As Community Charters Grow, So Do Applications For Finding Branch Sites
For many credit unions that have moved to a community charter, the next question becomes where to site branches.
Often decisions are made for all the wrong reasons: where have other institutions placed their branches, what routes do some members of senior management drive to work, or where there is a corner absent any other financial branch.
But data is available both within the credit union's own database that can be combined with vendors that have assembled detailed demographic, census and financial institution data that can greatly refine opportunities for branch placement and, in turn, a return on that investment.
MapInfo, which offers business intelligence tools for developing site locations strategies, has introduced a new database called Demand Insight Financial that can be used with its AnySite solution to better place branches. The company says it can provide a credit union with Demand Estimates on 16 different core products, both the total market and the portion available to retail financial institutions.
"It's not just where the consumer lives," stressed MapInfo's David Bunten. "It's also where people work and where small businesses are located."
During BAI's show, MapInfo had its software on display, overlaying over maps of the Dallas/Ft. Worth metroplex, for instance, graphical markers displaying different types of deposit and loan data, income data, and more by area. For instance, the software can create a drive-time paradigm showing various data within five driving minutes of a particular site. It can even provide estimates of cannibalization projections.
The company has a vast storehouse of demographic, purchasing pattern, socio-economic, financial and other data as the result of numerous acquisitions it has completed. Outside of financial institutions, it also does site location work for giant retailers such as Home Depot and the GAP. Bunten said its long-time financial clients also share their data with the company (as a block of data, not by individual name or account number) which is used to predict what he said are highly accurate models. He noted the company has spent 17 years compiling and refining its data. "It's a total model," he said. "It's tuned and very accurate."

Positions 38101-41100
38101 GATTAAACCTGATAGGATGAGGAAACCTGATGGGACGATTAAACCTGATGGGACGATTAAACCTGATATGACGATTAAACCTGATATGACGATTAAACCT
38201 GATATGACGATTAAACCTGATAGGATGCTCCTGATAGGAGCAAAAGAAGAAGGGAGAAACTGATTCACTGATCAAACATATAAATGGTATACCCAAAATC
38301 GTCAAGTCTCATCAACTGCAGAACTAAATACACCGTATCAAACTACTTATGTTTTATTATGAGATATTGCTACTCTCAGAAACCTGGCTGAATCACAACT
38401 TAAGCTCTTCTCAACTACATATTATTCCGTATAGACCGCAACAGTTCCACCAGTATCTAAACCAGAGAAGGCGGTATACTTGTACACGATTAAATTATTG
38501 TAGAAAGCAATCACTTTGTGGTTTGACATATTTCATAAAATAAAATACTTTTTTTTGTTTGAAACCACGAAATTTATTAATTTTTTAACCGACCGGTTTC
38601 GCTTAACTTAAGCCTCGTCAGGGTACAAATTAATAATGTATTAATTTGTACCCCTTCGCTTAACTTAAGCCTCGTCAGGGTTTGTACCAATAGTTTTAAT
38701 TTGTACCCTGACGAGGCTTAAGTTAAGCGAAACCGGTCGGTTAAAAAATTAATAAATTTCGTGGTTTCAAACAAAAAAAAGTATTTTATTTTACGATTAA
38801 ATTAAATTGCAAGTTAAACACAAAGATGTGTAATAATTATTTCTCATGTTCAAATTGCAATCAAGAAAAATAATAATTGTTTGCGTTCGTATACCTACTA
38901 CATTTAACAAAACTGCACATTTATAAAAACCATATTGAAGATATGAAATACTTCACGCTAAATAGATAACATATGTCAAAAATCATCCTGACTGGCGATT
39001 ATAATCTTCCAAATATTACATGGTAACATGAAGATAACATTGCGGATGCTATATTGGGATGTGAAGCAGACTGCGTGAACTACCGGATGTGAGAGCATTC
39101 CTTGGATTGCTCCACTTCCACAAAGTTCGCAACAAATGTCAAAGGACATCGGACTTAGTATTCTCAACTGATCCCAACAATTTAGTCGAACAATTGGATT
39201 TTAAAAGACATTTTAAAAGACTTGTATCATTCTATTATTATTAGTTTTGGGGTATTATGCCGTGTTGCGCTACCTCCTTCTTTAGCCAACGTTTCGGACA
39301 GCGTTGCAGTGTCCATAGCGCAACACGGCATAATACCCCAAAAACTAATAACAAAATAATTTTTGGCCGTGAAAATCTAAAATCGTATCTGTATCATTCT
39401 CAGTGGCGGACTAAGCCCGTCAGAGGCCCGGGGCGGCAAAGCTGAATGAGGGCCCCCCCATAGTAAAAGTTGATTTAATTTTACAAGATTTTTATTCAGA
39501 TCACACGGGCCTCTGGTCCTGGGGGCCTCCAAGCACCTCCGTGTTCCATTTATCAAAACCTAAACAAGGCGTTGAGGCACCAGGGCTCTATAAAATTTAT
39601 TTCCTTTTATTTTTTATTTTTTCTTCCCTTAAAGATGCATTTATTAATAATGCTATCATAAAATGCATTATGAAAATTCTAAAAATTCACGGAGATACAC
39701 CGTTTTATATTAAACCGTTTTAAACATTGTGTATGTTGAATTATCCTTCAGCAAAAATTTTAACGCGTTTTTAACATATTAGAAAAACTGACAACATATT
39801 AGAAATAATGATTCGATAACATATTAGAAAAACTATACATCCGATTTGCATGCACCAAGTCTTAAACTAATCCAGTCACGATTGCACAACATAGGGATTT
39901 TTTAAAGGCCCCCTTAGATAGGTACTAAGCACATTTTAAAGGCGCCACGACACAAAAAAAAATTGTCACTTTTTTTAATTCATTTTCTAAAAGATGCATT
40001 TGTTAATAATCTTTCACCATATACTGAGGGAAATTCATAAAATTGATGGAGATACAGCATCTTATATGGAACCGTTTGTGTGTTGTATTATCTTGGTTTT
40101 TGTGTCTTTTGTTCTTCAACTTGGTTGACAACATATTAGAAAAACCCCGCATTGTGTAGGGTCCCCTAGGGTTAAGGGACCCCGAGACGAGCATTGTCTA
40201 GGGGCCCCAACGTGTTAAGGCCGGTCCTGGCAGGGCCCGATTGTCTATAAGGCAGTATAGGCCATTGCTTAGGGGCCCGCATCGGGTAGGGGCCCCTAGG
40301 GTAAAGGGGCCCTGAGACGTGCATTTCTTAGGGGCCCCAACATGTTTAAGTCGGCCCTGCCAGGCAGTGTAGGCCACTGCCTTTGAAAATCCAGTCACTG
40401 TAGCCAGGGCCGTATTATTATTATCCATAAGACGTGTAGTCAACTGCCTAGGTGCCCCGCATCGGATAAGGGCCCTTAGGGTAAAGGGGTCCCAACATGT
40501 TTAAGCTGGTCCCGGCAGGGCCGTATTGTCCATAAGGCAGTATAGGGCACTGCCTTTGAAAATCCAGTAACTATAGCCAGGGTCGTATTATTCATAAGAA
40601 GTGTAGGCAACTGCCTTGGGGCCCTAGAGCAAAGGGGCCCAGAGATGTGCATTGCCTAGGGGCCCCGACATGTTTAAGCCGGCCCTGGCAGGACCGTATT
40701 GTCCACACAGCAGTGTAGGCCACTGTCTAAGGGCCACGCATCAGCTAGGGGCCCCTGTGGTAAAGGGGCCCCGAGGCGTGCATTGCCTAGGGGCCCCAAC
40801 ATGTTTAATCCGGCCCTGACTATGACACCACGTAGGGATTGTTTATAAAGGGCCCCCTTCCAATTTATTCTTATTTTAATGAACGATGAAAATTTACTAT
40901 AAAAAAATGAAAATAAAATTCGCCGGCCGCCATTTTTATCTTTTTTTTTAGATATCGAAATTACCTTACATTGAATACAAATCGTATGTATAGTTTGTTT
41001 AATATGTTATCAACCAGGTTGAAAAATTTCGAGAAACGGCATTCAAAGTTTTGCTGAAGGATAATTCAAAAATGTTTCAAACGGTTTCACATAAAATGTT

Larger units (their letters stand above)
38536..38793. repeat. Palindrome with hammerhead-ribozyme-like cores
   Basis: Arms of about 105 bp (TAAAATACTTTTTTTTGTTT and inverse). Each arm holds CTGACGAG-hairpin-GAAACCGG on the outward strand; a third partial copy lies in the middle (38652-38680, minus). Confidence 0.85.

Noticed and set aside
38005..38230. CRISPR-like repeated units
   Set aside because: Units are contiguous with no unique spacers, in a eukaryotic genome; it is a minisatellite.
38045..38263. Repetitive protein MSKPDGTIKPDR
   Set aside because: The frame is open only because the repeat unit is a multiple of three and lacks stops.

But would not financial institutions all using the same data end up bunching their branches together? Not necessarily, said Hal Hopson, director of Predictive Analytic Solutions with Raleigh, N.C.-based MapInfo.
"Branches will not congregate because financial institutions have different product strategies," he replied. "They may specialize in home equities or MMAs. And some banks and credit unions also try to stay away from certain competitors, and you also have to factor in the location of existing facilities."
He said the data can also be used to move locations or to change the size of a facility's footprint. "A common misunderstanding is to congregate around affluent areas," he said. "Then you have too many trying to get a piece of the same pie."
What many credit unions also misunderstand, he said, is the value of siting branches near where people work, as that is a common driver for how many define convenience. "It's a mistake to just look at residential locations," he said of credit unions that will pull home address data from their own databases and make a decision based on that criterion.
"A lot of times what we hear from credit unions is that they spent a lot of money on the community side in an effort to attract new members and service existing members," he said. "The question is how do we have a rational expectation of how well that branch is servicing members and attracting new members. Credit unions say, 'How do I know if I spend $2 million on a new branch and $500,000 each year to operate it that I will see a return?'"
What Must Be Bought
Hopson said a credit union purchasing the MapInfo solution will not need any additional systems people. The software can reside on a desktop, and is also available in a less-expensive form online.
He said there is not much data that needs to be imported on the front end, as most credit unions have already captured the data they need.
Craig Capp, who was with Raddon Financial Group prior to joining MapInfo, said the credit unions that have the most difficult time in making site decisions are those that are strongly aligned with an employee group or sponsor.
"One area where those credit unions are weak is in having data that goes beyond the employer-membership," he said.